Horizon Power is working with eight companies from around Australia and New Zealand to undertake rigorous testing of their wooden poles.
Most of the poles tested are in the Esperance region in southern Western Australia (WA).
Horizon Power has a combination of wooden and steel poles in its service area, with its 25,000 wooden poles “much less than many other utilities around the country”.
According to Horizon Power’s standards and performance evaluation manager, Justin Murphy, the eight companies are using different testing methodology to determine the integrity of the wooden poles.
These methodologies will then be evaluated to determine which delivers the best value to Horizon Power, with the successful one chosen and integrated into Horizon Power’s business.
Mr Murphy said the work was taking place because of incidents with wooden pole failure that have occurred in WA over recent years.
“As a result we are rigorously reviewing testing of our poles and we will achieve a better understanding of the strength of our poles and will be able to track their performance over time,” he said.
Horizon Power will replace the wood poles with steel poles as they are more robust. Horizon Power still needs to manage wood poles for approximately another 25 years.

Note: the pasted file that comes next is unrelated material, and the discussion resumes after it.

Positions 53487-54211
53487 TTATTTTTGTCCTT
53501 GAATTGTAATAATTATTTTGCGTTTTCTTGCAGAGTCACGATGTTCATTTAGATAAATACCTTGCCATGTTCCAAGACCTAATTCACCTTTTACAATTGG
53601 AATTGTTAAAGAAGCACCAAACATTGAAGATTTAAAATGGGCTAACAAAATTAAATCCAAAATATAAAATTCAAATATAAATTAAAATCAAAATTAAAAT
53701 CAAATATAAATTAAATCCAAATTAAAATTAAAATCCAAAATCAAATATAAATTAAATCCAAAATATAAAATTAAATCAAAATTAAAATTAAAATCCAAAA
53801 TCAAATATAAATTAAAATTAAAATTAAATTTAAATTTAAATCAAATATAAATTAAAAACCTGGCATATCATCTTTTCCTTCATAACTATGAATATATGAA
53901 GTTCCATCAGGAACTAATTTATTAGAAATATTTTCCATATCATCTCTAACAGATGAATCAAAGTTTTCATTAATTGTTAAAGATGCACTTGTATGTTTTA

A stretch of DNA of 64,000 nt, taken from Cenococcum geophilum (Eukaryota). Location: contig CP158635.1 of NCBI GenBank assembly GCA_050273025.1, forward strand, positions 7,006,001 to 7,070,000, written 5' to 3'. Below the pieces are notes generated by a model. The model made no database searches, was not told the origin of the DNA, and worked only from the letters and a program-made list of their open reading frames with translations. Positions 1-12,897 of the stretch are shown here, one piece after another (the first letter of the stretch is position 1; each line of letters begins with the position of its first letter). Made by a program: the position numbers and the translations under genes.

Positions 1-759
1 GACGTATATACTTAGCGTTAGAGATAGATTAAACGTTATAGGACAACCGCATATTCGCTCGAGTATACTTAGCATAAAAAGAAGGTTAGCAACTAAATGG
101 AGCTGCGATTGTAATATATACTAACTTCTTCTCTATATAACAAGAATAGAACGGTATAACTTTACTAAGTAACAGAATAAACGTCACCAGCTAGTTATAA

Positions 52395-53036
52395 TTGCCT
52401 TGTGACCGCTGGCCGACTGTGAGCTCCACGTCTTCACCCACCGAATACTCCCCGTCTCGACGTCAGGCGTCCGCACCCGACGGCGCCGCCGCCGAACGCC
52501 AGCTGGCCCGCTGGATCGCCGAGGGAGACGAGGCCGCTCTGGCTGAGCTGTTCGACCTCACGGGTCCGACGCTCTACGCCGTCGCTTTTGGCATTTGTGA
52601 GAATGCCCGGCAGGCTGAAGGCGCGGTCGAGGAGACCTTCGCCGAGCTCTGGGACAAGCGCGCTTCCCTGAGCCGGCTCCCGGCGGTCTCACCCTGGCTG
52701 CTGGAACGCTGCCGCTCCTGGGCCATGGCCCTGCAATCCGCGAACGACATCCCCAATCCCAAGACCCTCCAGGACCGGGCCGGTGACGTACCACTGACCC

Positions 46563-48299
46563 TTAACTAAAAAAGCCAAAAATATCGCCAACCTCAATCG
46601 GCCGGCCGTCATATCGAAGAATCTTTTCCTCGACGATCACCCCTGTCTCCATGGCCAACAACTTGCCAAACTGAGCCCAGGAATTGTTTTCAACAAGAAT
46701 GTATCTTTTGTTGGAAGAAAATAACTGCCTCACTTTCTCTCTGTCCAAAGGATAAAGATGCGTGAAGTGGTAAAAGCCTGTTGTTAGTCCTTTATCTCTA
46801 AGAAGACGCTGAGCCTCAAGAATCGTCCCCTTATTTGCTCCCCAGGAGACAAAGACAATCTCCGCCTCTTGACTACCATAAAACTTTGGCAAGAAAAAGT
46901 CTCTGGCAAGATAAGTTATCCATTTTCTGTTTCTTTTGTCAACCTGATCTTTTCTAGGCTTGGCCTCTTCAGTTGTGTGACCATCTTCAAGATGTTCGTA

According to Horizon Power, the management of powerlines is one of the biggest issues that energy utilities face.
Horizon Power’s asset management planning process has established an effective and efficient means of making Horizon Power’s systems fit for purpose.
“A key focus of that plan is how to better manage power poles and to reduce the unassisted pole failure rate, which is the rate at which poles fall over of their own accord, without being hit by vehicles or other objects,” Horizon Power said.
The unassisted wood pole failure rate for Horizon Power stands at 6.2 per 10,000 poles and is an area in which the utility wants to improve.
The findings of the field trials will be significant for other utilities which manage many more wooden poles, for example in the south west interconnected system in WA, there are more than 700,000 wooden poles.
In WA, regulations require that poles be reinforced when their age reaches 25 years. At 25 years, if they are reinforced with steel to reduce the risk of them falling over, they have another 15 years – so a total lifespan of 40 years.
The results from the testing will be available in May.